We believe in an approach that benefits all sides, but it’s not without it’s drawbacks. In order to change you will have to give up all your existing measuring sticks for how advertising works in media. You’ve got to toss out Nielson and challenge them to come up with new metrics to measure advertising share because there aren’t going to be any more commercials. You’re going to have to find a different way to promote movies because there will be no more than two coming attractions per film released in theaters. There will be no commercial advertising before films in theaters and the only times you’ll see ads during television are during six timeouts that each team has per game. That’s the only way to make it fair. The good news is that networks will now be able to charge more for those advertising slots. There’s more good news though too because advertisers can now tie-in their products to the storylines and events of the shows that they advertise in. It sounds like a lot of work, but it’s only a lot of work to the slackers who shouldn’t be writing in media anyways.
What an integrated marketing and brand-funded entertainment model will look like is no more commercials during original programming, fewer ads overall, very limited advertising in theaters, and no advertising on DVDs. If you pay twenty bucks for a DVD you should have the right not to sit through five ads before you see something that you already paid good money for. This will be a difficult transition for the people with all the money. The studios will complain, businesses will be challenged to come up with new ways to sell their products, and artists will have to work in more creative ways to help studios and advertisers reach common ground. But, you know what the benefit of all this is? The consumer is happy and everyone gets paid. This is the future folks. A more equitable arrangement for everyone where rather than brushing aside a problem for twenty years we decide to phase out our current system that is not only failing businesses and advertisers, but most importantly consumers and instead phase in a new approach to media that shows the viewer that we value their time as much as their money and we are going to respect it.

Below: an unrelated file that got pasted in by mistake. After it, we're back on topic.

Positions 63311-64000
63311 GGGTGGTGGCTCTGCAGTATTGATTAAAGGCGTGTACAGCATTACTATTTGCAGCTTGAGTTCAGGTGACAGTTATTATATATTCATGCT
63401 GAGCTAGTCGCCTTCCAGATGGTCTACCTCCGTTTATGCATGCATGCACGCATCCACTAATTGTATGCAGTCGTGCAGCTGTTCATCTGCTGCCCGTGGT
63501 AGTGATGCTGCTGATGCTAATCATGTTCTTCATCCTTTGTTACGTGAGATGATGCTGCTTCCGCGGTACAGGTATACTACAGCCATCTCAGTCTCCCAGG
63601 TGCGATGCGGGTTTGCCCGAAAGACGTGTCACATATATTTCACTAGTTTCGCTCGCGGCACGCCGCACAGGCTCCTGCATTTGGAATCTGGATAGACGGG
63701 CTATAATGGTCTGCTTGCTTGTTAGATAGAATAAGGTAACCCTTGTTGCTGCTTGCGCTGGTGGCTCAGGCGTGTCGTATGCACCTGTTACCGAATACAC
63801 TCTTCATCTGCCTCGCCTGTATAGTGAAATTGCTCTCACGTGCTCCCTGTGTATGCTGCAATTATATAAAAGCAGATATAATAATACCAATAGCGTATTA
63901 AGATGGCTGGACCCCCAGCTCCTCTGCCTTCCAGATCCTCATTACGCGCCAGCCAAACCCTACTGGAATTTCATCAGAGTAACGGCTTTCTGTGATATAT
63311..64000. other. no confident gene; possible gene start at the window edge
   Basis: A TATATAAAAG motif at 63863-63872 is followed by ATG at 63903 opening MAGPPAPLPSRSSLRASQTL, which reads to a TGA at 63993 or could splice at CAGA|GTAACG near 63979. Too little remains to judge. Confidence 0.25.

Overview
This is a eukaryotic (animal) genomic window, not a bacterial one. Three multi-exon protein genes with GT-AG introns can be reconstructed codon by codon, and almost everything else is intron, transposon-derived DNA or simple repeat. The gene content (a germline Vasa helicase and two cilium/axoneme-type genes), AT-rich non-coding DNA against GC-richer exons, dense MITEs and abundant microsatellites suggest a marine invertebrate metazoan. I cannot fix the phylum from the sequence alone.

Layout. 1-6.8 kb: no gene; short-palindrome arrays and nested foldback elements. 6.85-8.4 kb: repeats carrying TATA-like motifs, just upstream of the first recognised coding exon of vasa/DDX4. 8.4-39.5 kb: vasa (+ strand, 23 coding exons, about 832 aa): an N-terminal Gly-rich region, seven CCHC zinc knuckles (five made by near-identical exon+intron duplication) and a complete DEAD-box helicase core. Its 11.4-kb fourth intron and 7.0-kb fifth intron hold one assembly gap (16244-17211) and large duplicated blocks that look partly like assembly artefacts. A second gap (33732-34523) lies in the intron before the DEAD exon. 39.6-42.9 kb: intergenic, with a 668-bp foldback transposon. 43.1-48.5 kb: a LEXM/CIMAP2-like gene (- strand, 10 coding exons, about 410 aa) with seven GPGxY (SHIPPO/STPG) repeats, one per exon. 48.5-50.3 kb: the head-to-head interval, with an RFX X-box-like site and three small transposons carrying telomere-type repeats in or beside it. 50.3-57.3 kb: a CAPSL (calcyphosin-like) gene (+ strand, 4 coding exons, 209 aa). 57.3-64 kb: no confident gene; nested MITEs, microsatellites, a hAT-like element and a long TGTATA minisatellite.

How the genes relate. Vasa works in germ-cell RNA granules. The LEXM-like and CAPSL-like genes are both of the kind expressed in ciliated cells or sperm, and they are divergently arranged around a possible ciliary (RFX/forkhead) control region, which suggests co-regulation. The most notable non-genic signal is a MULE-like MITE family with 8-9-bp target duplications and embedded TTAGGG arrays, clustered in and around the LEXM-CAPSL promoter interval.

Respect is earned and when it comes to media we have not earned the respect of the consumer. They spit at us and we have to take it because the crap we are shoveling in their faces isn’t worth the price they’re paying for it. This isn’t just an issue of fairness, but of decency. We owe it to ourselves and to subsequent generations to put together better programming, more original content, and entertainment that actually does what it sets out to do and entertains the consumer. This is our vision for the future and we believe that if we work together we can make entertainment media the respected force in American culture that it has been for much of it’s storied past. We hope that you will join us in this venture. Check out the steps we’re taking to revolutionize film and television and find out how you can become a part of the sweeping change that will revolutionize the way we entertain America.